Jets CB Bless Austin confident in his ability: “I think I’m the real deal.”
New York Jets head coach Robert Saleh expressed faith in the collection of cornerbacks already assembled on the team’s roster at this point in training camp.
One of those cornerbacks set to take on a featured role with the team is Bless Austin.
Austin, entering his third season out of Rutgers, is projected to start for the Jets opposite Bryce Hall this season. After playing in just 18 games over his first two years with the Jets, Austin is confident in what can bring to the table.
“I come to camp looking forward to get my next contract,” Austin said, via Dennis Waszak Jr. of the Associated Press. “I don’t worry about who’s starting. I don’t worry about none of that. I mean, I think I’m the real deal. There ain’t no secret in that. Click the tape and press play, you know?
“Of course, I make mistakes, but there’s also a lot of plays I’ve made on that field that other corners in this league aren’t making.”
Austin and Hall are both late-round draft picks. Austin was a sixth-round selection in 2019 while Hall was a fifth-round pick last year.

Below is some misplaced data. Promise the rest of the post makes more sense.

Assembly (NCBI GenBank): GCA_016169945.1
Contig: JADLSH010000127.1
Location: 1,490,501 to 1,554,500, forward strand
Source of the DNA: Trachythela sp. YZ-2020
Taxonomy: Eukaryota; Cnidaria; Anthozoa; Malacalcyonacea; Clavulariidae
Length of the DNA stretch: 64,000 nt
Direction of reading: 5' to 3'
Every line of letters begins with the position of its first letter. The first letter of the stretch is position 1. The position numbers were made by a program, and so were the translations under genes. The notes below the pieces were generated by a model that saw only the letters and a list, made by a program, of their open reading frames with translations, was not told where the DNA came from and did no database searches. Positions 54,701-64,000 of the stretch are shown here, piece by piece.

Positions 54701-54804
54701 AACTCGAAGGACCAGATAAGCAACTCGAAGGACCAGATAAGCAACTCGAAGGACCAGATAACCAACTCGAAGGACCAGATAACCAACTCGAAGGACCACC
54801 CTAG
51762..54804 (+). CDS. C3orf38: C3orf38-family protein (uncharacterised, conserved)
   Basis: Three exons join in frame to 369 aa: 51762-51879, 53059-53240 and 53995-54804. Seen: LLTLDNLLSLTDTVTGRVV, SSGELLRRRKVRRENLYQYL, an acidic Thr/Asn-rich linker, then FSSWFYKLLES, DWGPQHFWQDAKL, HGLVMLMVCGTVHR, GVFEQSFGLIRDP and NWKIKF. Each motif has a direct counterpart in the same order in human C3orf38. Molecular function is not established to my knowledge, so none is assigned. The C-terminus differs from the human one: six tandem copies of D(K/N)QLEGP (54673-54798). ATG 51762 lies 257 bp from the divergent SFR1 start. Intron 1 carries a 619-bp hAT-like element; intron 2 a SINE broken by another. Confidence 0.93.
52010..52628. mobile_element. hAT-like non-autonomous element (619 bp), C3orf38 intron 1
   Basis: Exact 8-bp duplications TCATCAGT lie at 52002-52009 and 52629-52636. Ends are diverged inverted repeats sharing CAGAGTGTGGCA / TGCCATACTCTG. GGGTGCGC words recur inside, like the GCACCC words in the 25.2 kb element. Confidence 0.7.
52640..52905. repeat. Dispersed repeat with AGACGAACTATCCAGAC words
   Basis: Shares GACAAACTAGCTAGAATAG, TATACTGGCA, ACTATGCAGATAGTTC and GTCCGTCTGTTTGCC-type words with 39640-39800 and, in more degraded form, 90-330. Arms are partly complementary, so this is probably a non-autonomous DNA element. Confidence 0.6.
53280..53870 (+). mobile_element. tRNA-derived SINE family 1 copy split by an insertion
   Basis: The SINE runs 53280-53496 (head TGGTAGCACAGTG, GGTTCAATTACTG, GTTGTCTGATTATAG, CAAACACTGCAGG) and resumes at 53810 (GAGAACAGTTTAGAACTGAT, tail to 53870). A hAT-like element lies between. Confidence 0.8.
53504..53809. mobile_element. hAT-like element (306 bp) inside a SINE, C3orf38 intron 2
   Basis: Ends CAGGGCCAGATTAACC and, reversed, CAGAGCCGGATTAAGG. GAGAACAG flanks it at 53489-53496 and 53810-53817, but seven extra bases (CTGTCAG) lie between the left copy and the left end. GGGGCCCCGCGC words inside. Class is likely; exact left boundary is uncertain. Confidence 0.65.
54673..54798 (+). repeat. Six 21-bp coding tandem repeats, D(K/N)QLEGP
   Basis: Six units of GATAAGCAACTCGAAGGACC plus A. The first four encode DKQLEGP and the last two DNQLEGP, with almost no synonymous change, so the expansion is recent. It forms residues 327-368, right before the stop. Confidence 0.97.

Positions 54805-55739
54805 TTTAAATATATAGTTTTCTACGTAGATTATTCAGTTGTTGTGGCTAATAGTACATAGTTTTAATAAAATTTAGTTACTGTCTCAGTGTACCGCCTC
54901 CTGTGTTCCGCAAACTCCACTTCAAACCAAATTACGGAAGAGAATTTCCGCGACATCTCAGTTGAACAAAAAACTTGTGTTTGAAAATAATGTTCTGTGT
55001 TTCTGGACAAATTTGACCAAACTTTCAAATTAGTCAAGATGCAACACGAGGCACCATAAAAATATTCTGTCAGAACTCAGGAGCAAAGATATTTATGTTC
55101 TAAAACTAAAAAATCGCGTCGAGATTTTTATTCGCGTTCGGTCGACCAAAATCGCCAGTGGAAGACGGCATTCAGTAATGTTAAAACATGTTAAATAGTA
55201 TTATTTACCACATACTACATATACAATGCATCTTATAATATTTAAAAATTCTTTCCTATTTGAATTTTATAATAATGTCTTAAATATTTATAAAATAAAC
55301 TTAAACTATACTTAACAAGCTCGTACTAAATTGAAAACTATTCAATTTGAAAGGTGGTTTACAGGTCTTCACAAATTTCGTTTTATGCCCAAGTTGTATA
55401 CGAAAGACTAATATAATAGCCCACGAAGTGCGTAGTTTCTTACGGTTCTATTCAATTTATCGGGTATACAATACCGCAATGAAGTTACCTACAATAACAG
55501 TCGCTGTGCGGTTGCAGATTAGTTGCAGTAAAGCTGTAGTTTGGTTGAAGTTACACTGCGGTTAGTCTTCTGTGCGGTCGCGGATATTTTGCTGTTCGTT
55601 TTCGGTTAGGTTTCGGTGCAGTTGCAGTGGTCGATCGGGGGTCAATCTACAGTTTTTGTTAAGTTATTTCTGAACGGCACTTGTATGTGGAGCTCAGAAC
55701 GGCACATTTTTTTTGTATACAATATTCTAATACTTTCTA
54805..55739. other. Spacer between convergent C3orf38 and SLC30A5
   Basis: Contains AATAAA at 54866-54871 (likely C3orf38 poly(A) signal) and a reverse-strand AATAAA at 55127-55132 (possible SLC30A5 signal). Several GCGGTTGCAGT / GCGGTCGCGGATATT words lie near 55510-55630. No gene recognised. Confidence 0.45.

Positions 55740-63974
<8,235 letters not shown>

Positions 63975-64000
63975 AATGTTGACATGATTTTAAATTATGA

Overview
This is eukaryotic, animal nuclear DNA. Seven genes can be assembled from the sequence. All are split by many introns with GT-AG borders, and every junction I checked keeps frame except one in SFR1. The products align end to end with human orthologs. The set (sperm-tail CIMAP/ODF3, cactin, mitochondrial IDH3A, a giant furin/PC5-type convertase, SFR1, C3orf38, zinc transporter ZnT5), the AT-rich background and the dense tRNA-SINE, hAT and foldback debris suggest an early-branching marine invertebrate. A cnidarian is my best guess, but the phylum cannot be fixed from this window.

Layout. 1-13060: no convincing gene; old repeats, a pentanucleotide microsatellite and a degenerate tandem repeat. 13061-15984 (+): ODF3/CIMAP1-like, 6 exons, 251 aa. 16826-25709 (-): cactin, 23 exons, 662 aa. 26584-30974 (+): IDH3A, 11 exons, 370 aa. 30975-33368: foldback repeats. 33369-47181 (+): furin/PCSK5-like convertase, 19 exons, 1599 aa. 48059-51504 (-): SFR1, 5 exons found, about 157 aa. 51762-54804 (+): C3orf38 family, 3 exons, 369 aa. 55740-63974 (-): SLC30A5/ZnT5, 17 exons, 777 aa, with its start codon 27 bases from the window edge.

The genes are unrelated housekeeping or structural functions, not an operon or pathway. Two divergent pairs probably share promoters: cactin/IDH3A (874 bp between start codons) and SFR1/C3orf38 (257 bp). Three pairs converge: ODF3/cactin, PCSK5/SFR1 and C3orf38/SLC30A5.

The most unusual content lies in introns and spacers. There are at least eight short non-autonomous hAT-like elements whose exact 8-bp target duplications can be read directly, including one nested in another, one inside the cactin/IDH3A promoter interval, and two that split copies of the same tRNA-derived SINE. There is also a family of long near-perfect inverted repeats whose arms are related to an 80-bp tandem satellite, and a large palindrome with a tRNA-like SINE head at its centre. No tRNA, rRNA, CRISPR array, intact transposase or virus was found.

“A lot of people forget me and Bryce were highly rated dudes coming out of college,” Austin said. “You know, we just fell short (due) to injury. So I feel like that’s something that a lot of people forget, you know, and there’s a reason why they didn’t bring a veteran in here, not to knock any veteran corners that may be out there. But there’s a reason why — they see something in us.”
Even entering just his third season, Austin is one of the most experienced cornerbacks on the Jets roster. Only Justin Hardee, entering his fifth season, has more NFL experience. Of the 11 cornerbacks on the Jets roster, 10 have played two years or less in the NFL. The Jets have not felt compelled to add some more experience to the group as of yet.
Austin is hoping he and the rest of the corners already on the roster make sure they don’t have any reason to.
“I don’t want to be the weak link on the team,” Austin said. “I want them to look at it like, ‘All we’ve got to do is get there. We know Bless got this. We know Bryce got this. We know (Marcus) Maye got this.’
“I want them to look at us as somebody to lean on, rather than the other way around.”